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Biochemistry. 2005 Aug 2;44(30):10250-8.

ATP hydrolysis promotes interactions between the extracellular ends of transmembrane segments 1 and 11 of human multidrug resistance P-glycoprotein.

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  • 1Department of Medicine, University of Toronto, Toronto, Ontario, M5S 1A8, Canada.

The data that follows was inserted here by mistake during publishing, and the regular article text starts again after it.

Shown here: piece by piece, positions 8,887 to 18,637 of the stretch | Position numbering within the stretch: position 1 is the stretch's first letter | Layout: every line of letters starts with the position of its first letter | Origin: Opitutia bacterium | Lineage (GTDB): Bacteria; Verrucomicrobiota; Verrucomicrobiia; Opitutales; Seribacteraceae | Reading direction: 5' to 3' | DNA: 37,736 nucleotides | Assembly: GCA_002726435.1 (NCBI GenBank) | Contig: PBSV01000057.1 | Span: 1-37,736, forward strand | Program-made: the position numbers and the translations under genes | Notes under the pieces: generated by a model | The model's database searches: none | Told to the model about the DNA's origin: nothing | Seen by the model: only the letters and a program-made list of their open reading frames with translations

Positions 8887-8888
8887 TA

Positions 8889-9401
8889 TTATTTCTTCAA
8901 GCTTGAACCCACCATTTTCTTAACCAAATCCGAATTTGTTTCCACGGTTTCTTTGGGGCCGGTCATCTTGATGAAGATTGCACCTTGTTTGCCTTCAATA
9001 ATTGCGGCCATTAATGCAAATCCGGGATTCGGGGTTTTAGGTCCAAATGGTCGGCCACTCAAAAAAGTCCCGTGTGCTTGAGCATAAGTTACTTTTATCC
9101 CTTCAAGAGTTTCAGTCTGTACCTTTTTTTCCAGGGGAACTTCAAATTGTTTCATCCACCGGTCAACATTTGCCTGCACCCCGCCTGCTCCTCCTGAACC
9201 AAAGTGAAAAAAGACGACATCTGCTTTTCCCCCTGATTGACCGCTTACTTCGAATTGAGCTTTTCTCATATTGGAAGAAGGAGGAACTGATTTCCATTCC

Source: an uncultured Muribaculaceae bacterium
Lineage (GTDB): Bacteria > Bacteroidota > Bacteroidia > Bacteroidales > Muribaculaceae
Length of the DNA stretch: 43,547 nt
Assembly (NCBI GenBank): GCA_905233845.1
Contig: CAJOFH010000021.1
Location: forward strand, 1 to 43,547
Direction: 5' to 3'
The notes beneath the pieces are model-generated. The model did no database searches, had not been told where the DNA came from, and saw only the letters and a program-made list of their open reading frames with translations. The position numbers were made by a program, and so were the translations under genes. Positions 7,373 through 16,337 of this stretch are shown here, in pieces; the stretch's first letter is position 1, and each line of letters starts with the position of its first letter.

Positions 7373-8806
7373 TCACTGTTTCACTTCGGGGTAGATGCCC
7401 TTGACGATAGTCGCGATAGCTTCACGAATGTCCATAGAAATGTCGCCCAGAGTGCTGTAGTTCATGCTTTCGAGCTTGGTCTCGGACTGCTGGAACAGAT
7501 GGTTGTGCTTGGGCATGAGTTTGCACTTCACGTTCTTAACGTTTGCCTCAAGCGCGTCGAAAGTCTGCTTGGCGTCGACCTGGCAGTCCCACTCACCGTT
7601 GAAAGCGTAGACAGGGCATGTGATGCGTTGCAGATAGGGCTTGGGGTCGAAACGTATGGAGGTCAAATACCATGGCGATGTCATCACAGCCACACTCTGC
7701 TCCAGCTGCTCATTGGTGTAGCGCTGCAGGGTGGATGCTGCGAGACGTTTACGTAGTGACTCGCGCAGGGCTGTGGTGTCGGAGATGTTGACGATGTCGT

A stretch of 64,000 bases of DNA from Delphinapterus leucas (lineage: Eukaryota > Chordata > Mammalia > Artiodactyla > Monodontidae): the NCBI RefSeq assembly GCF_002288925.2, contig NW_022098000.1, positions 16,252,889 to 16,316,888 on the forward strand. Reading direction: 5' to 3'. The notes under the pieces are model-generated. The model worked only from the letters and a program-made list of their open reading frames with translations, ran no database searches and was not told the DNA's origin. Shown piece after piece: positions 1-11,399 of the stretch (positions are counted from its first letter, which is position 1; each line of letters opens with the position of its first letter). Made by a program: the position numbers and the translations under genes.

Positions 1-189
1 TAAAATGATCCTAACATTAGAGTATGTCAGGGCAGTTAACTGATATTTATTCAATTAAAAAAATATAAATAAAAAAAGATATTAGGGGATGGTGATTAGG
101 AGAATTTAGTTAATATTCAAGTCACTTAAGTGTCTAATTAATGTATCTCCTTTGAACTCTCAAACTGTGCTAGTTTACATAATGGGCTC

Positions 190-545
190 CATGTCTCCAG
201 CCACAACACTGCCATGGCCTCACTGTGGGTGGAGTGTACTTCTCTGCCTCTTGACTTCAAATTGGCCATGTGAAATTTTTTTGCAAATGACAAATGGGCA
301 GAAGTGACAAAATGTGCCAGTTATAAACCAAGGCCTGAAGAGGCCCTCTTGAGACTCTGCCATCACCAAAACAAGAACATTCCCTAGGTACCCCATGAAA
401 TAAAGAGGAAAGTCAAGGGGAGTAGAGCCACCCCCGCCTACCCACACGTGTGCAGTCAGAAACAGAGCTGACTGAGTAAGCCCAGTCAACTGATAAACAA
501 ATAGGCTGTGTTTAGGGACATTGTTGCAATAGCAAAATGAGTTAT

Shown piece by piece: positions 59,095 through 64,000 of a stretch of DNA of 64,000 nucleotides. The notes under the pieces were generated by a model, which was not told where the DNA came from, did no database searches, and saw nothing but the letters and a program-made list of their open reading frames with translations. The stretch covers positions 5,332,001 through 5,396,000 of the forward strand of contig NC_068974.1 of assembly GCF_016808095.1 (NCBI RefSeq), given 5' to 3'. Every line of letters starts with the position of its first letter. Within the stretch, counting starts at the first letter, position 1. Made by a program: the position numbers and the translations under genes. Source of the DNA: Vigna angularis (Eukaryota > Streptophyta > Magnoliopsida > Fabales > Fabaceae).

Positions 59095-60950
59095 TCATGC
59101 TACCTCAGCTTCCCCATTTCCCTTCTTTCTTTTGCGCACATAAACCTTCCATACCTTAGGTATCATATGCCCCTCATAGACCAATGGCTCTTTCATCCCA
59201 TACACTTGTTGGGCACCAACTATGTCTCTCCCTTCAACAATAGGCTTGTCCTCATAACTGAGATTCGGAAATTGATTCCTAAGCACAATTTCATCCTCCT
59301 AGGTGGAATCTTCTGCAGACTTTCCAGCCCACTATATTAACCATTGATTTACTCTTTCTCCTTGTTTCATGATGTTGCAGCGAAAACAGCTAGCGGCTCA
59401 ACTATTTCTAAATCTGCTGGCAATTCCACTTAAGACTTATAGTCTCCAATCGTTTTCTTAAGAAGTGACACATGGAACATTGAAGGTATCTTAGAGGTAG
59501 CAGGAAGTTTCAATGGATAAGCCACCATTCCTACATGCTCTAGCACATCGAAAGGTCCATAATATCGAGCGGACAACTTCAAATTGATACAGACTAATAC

P-glycoprotein (P-gp, ABCB1) actively pumps a broad range of structurally unrelated cytotoxic compounds out of the cell. It has two homologous halves that are joined by a linker region. Each half has a transmembrane (TM) domain containing six TM segments and a nucleotide-binding domain (NBD). Cross-linking studies have shown that the drug-binding pocket is at the interface between the TM domains. The two NBDs interact to form the ATP-binding sites. Coupling of ATP hydrolysis to drug efflux has been postulated to occur by conversion of the binding pocket from a high-affinity to a low-affinity state through alterations in the packing of the TM segments. TM 11 has also been reported to be important for drug binding. Here, we used cysteine-scanning mutagenesis and oxidative cross-linking to test for changes in the packing of TM 11 during ATP hydrolysis. We generated 350 double cysteine mutants that contained one cysteine at the extracellular end of TM11 and another cysteine at the extracellular ends of TMs 1, 3, 4, 5, or 6. The mutants were expressed in HEK293 cells and treated with oxidant in the absence or presence of ATP. Cross-linked product was not detected in SDS-PAGE gels in the absence of ATP. By contrast, cross-linked product was detected in mutants M68C(TM1)/Y950C(TM11), M68C(TM1)/Y953C(TM11), M68C(TM1)/A954C(TM11), M69C(TM1)/A954C(TM11), and M69C(TM1)/ F957C(TM11) in the presence of ATP but not with ADP or AMP.PNP. These results indicate that rearrangement of TM11 may contribute to the release of drug substrate during ATP hydrolysis.

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